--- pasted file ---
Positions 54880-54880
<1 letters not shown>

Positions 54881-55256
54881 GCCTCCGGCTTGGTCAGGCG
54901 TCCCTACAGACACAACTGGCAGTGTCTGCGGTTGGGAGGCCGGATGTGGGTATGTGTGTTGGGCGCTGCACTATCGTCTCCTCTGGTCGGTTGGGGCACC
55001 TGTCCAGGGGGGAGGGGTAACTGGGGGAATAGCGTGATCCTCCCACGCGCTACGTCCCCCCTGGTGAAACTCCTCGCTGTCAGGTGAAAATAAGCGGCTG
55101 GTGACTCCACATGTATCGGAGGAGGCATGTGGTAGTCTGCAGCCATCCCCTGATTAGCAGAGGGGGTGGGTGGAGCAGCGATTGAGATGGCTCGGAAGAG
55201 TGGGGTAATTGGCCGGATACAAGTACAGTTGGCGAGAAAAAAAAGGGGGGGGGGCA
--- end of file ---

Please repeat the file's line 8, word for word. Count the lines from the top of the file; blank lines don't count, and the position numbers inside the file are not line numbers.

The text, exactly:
55201 TGGGGTAATTGGCCGGATACAAGTACAGTTGGCGAGAAAAAAAAGGGGGGGGGGCA